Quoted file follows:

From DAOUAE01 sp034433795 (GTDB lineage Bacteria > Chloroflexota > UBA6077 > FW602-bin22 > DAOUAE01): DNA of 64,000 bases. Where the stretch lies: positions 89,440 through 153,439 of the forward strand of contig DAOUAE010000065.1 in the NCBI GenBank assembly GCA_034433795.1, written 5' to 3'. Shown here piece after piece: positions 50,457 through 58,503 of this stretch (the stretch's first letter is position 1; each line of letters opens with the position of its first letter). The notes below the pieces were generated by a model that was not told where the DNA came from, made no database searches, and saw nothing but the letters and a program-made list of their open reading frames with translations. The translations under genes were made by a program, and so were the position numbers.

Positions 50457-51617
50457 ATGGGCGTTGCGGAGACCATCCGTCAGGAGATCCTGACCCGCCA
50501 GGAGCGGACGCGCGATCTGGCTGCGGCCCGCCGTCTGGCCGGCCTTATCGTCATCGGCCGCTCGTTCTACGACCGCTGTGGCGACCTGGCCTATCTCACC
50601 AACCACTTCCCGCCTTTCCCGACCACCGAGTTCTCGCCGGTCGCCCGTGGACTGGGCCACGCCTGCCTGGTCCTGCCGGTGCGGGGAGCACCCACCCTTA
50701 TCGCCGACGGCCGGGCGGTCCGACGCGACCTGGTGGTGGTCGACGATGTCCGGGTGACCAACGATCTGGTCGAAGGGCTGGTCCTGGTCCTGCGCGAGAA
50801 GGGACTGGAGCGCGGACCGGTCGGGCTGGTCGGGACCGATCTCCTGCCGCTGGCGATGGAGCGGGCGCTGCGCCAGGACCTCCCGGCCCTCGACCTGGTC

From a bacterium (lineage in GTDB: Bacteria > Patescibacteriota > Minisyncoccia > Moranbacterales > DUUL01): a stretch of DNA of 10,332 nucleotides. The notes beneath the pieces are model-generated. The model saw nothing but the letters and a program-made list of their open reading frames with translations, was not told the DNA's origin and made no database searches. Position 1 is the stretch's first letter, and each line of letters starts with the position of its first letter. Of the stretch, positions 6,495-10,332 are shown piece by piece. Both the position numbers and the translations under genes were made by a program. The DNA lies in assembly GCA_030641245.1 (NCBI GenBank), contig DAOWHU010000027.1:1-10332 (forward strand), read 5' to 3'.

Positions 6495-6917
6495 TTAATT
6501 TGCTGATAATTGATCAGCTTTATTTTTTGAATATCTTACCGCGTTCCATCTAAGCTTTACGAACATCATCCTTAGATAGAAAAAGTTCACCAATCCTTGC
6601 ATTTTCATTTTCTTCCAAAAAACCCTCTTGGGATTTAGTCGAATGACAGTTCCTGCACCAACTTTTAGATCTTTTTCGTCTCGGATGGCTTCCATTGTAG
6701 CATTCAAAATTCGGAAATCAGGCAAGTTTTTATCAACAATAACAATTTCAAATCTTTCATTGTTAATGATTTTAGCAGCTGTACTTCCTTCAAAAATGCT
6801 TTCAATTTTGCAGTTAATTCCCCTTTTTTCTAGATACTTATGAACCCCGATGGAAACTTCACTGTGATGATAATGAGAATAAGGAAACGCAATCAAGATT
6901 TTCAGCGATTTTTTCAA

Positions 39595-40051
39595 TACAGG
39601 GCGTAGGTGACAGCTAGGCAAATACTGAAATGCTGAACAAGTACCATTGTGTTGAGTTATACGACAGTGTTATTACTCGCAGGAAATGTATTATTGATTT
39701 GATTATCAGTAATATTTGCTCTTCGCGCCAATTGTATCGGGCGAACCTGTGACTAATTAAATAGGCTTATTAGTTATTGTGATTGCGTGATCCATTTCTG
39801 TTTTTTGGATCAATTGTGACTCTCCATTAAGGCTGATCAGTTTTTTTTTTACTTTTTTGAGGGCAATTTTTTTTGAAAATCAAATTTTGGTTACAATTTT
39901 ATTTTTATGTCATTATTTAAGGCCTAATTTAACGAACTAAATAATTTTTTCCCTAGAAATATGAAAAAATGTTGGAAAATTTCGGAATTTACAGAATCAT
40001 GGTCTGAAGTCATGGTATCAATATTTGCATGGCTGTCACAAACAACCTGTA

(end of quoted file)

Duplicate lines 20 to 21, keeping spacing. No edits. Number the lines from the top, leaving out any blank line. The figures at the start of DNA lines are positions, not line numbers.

39801 TTTTTTGGATCAATTGTGACTCTCCATTAAGGCTGATCAGTTTTTTTTTTACTTTTTTGAGGGCAATTTTTTTTGAAAATCAAATTTTGGTTACAATTTT
39901 ATTTTTATGTCATTATTTAAGGCCTAATTTAACGAACTAAATAATTTTTTCCCTAGAAATATGAAAAAATGTTGGAAAATTTCGGAATTTACAGAATCAT